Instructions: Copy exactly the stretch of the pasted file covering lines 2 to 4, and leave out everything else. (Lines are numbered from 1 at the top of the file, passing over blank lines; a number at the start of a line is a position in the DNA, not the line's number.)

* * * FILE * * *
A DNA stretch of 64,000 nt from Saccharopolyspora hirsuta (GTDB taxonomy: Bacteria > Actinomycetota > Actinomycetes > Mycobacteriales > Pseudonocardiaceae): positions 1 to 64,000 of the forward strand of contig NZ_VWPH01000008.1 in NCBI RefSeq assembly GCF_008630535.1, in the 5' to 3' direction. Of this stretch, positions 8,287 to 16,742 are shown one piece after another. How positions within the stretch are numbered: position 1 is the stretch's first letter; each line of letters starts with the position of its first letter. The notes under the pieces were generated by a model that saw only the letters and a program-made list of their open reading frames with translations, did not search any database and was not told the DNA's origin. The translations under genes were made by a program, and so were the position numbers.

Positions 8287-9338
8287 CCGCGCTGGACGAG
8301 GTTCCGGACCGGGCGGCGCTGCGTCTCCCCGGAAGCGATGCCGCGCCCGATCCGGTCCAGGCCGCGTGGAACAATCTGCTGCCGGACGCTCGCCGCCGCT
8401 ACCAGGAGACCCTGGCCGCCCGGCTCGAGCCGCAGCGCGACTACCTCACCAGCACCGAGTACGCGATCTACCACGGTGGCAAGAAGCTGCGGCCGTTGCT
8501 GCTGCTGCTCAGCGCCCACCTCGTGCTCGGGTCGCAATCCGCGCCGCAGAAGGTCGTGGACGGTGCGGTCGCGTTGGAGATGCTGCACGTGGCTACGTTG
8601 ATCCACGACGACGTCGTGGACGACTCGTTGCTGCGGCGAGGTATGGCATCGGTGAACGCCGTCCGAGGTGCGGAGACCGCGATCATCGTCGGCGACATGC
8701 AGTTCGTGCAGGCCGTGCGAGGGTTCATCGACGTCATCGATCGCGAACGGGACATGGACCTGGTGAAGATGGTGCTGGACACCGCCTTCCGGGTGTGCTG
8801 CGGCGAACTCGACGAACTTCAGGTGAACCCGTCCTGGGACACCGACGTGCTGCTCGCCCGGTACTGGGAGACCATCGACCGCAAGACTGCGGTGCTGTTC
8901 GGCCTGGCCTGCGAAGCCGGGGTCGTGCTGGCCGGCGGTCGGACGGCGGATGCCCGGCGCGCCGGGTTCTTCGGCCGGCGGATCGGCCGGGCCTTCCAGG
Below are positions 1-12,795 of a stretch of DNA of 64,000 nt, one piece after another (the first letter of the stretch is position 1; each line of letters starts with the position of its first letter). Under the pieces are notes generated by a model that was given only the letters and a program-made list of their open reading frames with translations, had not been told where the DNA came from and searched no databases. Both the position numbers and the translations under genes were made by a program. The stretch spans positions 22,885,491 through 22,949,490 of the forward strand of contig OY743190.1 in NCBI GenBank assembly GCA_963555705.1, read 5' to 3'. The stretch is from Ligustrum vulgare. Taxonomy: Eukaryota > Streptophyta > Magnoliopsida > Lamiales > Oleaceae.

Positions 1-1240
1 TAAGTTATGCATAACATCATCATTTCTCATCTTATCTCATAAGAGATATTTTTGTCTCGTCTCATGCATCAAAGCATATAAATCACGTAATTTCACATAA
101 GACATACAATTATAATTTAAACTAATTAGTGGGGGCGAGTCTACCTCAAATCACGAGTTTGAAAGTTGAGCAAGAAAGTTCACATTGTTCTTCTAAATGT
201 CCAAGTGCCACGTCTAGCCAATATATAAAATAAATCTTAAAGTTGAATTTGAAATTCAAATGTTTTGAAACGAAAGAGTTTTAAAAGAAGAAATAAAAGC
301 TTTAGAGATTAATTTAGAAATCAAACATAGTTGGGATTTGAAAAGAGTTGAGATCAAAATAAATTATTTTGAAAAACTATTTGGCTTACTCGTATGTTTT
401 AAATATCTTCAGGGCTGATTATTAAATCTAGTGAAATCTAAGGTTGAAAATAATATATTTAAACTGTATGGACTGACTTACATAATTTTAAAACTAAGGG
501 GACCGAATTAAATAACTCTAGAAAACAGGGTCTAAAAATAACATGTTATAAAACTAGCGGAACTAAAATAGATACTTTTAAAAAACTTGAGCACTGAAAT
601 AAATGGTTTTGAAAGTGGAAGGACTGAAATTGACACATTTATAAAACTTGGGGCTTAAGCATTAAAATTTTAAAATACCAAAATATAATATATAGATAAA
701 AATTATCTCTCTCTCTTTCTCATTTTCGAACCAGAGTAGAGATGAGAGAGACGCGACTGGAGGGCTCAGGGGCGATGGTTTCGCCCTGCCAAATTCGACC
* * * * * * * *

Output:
Positions 8287-9338
8287 CCGCGCTGGACGAG
8301 GTTCCGGACCGGGCGGCGCTGCGTCTCCCCGGAAGCGATGCCGCGCCCGATCCGGTCCAGGCCGCGTGGAACAATCTGCTGCCGGACGCTCGCCGCCGCT